Other choices also prompted discussion. Lost at night in a seedier part of town, Emily says she sees some “sketchy looking dudes” (playwright’s words). The director asked that the sentence substitute Micronesian’ for ‘sketchy,’ as that cultural group is truly often maligned in Hawaii. It was eventually dropped, not because the reference suggested that that particular group is “bad,” but because the reference was out of character for Emily.
In another scene, Emily called her mother but got her voice mail. The actor voiced the recorded message in English and then in a gibberish version of Chinese, the language that the play suggests the mother speaks. It was meant to make the audience feel like the daughter, who does not understand her mother’s first language.
The switch from “sketchy” to “Micronesian” truly bothered some in the cast and creative team, but the Chinese sounding gibberish was never in question. It nightly garnered laughs from the audience—laughs, we believe, of recognition. Bilingual voice messages are common in Hawaii.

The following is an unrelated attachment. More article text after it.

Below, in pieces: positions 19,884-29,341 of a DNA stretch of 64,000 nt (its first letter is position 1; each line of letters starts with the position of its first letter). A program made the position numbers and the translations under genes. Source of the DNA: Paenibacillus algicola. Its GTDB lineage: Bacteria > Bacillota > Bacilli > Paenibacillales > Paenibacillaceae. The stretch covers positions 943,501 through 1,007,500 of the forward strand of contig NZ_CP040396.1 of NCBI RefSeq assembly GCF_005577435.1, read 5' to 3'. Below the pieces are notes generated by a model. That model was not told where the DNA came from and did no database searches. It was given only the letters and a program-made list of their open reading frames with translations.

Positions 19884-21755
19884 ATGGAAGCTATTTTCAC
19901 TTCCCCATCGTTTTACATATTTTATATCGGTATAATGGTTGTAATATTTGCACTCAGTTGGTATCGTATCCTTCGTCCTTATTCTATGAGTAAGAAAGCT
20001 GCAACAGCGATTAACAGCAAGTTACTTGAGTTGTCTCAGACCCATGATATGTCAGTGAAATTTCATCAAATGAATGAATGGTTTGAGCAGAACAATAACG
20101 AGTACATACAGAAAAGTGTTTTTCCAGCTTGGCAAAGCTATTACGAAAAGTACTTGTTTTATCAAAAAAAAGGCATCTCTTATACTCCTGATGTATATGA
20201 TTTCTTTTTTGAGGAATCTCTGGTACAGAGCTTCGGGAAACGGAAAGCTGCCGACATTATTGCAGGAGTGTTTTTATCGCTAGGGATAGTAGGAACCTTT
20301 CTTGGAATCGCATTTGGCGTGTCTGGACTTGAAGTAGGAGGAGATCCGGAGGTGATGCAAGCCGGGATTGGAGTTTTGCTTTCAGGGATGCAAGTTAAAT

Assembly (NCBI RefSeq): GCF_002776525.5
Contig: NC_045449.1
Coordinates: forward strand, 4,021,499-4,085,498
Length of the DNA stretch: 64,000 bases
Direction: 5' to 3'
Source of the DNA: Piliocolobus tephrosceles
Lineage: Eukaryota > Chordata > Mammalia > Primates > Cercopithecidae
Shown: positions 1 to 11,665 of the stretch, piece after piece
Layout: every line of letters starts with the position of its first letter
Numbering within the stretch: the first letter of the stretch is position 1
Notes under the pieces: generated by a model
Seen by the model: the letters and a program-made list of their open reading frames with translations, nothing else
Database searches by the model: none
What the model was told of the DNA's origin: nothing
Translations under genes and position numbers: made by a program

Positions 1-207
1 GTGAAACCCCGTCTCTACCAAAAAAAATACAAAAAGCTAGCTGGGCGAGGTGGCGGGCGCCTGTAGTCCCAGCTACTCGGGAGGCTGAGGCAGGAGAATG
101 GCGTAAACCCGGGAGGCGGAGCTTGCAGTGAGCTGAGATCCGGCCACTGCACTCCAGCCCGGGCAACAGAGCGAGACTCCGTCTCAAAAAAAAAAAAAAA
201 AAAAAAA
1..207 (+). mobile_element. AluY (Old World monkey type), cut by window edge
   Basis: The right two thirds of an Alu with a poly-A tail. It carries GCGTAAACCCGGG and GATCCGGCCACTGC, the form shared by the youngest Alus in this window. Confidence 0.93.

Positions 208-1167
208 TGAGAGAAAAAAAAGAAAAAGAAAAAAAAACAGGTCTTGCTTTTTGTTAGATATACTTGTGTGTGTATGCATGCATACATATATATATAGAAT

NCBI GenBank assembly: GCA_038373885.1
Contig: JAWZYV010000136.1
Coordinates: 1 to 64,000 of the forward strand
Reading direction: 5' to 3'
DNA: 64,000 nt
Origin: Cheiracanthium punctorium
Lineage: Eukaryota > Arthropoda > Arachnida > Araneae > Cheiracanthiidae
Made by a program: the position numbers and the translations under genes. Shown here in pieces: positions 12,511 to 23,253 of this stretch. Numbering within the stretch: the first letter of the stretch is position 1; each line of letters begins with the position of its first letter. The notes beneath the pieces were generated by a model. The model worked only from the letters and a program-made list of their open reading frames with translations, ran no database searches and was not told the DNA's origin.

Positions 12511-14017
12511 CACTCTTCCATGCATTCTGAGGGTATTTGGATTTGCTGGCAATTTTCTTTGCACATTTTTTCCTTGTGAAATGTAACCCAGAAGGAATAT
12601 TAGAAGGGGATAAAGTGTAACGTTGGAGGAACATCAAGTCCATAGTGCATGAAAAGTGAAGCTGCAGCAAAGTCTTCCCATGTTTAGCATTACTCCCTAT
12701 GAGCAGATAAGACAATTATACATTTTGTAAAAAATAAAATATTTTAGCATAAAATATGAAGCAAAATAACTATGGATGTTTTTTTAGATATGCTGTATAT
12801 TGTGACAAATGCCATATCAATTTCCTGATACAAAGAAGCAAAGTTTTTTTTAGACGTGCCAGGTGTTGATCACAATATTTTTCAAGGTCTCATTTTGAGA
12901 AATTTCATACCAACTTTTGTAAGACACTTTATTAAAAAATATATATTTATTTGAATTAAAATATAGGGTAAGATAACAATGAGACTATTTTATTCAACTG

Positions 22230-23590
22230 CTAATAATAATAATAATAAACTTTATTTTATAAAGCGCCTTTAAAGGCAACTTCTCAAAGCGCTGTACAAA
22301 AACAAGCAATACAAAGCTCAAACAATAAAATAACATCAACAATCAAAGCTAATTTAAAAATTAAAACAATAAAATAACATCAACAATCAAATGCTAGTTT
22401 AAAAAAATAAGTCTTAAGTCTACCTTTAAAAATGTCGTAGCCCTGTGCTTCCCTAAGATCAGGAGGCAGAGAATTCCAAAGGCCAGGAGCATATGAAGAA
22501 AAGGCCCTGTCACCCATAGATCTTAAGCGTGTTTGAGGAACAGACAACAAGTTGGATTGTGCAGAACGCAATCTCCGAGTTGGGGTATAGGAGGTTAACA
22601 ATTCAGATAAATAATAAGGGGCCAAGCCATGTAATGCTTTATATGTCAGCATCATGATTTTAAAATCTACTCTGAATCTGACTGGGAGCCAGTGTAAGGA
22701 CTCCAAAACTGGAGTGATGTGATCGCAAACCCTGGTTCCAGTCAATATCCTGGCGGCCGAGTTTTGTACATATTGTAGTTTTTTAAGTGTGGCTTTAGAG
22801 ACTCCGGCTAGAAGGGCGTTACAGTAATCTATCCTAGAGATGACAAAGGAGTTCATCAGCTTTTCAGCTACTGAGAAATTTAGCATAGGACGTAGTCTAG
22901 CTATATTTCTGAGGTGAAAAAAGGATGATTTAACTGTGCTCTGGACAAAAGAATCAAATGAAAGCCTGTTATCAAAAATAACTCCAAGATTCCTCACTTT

The underlying, yet never truly spoken question was, should an actor’s ethnicity influence their choices? Does the distance between an actor’s and character’s ethnicity increase the potential for offensiveness? Does an actor more ethnically similar to a character have more of a right to be cast and, honestly, to offend?
Who decides? And when and how?
I believe it is theatre’s right to offend. Theatre artists have an obligation not to back away from offensive choices when such choices might instigate conversations about sensitive subjects which otherwise might not happen. It is also the artists’ responsibility to thoroughly consider the ramifications of potentially offensive choices and make sure there is a clear reason for making them. There is no specific criteria that we should “accept without question,” but maybe that’s as it should be. We should be encouraged to explore, give serious consideration to, and ultimately make intentional choices about our work and then savor the conversations that ensue. Isn’t that the point?